Joines v. State

Annotate this Case

482 S.W.2d 205 (1972)

Glenn JOINES, Appellant, v. The STATE of Texas, Appellee.

No. 44997.

Court of Criminal Appeals of Texas.

June 21, 1972.

Rehearing Denied July 28, 1972.

*206 Zimmerman & Rugeley by Rodger M. Zimmerman, San Marcos, for appellant.

Wiley Cheatham, Dist. Atty., Cuero, and Jim D. Vollers, State's Atty., Robert A. Huttash, Asst. State's Atty., Austin, for the State.



This is an appeal from a conviction for burglary. Trial was held before a jury, which assessed punishment at confinement for two years.

In his brief, appellant asserts ten grounds of error. In his first and fourth grounds of error, appellant contends that the court erred in overruling his motion for continuance which was filed on the day of trial, April 19, 1971. Appellant states that there were two other indictments pending against him and that on March 19, 1971, he received notice that all three cases were set for jury trial on April 19, 1971. The record reflects that a motion was filed by appellant on March 22, 1971, in which he moved that the State be required to elect the indictment upon which it would proceed. Appellant states that he was not notified until April 15, 1971, that the State would proceed to trial upon the case at bar, and that he therefore lacked sufficient time for preparation.

The record reflects that the indictment in the present case was returned on February 26, 1971, and that his counsel at trial was entered as attorney of record on that date. In light of the fact that appellant, with the assistance of counsel, had almost two months in which to prepare for trial, we find no abuse of discretion by the trial court in overruling his motion. Coleman v. State, 481 S.W.2d 872 (Tex.Cr.App. 1972). Appellant's first and fourth grounds of error are overruled.

In his second and fifth grounds of error, appellant contends that the court erred in granting a severance as to his co-indictee, Ricky Walpole. Appellant does not contend that the court erred in refusing to grant him a severance, but rather, that the court erred in granting his co-indictee's motion for severance. He maintains that Walpole's motion was inadequate under Art. 36.09, Vernon's Ann.C.C.P., and therefore, the granting of severance was an abuse of discretion.

We do not find that the trial court abused its discretion in granting the severance. Art. 36.09, V.A.C.C.P., provides:

"Two or more defendants who are jointly or separately indicted or complained *207 against for the same offense or any offense growing out of the same transaction may be, in the discretion of the court, tried jointly or separately as to one or more defendants; provided that in any event either defendant may testify for the other or on behalf of the state; and provided further, that in cases in which, upon timely motion to sever, and evidence introduced thereon, it is made known to the court that there is a previous admissible conviction against one defendant or that a joint trial would be prejudicial to any defendant, the court shall order a severance as to the defendant whose joint trial would prejudice the other defendant or defendants."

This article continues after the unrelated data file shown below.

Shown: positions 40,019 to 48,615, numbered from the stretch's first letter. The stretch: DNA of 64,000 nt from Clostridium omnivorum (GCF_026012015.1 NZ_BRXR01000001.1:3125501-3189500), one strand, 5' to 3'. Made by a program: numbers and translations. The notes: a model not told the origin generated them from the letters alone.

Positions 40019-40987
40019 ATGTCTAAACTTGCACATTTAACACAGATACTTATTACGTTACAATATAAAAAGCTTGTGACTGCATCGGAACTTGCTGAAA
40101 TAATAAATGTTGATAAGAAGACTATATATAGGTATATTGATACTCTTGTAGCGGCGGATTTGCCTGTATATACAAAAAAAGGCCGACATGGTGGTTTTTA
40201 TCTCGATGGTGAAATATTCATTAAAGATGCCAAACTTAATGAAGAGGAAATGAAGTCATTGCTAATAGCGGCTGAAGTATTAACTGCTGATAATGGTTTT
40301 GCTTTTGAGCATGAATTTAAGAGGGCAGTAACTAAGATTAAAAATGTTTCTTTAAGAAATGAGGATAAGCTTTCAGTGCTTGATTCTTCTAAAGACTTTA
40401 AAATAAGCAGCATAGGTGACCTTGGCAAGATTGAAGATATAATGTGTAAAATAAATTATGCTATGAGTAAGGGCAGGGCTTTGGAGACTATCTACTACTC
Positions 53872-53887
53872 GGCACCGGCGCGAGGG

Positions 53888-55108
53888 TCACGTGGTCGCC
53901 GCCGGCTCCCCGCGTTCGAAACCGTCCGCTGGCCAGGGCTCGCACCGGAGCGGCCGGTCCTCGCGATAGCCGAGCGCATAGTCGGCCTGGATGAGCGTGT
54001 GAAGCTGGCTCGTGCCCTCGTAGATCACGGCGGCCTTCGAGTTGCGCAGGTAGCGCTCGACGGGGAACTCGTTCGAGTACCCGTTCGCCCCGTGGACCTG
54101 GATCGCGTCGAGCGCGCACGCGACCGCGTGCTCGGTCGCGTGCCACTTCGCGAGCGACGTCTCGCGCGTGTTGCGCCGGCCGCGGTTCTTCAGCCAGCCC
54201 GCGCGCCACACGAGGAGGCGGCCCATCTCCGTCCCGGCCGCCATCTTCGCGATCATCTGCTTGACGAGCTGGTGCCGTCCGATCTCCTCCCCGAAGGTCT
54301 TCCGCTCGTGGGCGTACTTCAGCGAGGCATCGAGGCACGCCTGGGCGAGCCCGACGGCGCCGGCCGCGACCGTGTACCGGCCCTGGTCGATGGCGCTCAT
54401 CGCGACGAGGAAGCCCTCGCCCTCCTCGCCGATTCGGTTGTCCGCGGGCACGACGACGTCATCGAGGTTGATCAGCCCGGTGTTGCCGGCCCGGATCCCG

The statute is composed of two parts. The first part grants the trial court the authority to grant a severance, in its discretion. The second part makes the granting of a severance mandatory under certain circumstances. Appellant would have us construe the mandatory provision of the statute as limiting the court's discretionary authority to grant a severance. Such a construction would render the first part of the statute a nullity. Cf. Satillan v. State, 470 S.W.2d 677 (Tex.Cr.App.1971). Appellant's second and fifth grounds of error are overruled.

In his third ground of error, appellant contends that the court erred in permitting Walpole, his co-indictee, to testify on behalf of the State. He contends that because he did not know that he and Walpole would not be tried jointly until the day of trial, he was unfairly surprised by Walpole's testimony. This contention is without merit. Even if he had been tried jointly with Walpole, Walpole would have been a competent witness for the State. Art. 36.09, V.A.C.C.P. The record further reflects that Walpole testified that he had informed appellant's counsel that he was going to testify for the State. Thus, there was evidence that appellant was not unfairly surprised. Appellant's third ground of error is overruled.

In his sixth ground of error, appellant contends that the court erred in overruling his motion for mistrial which was made in response to a comment by the prosecutor, at summation upon appellant's failure to call a certain witness.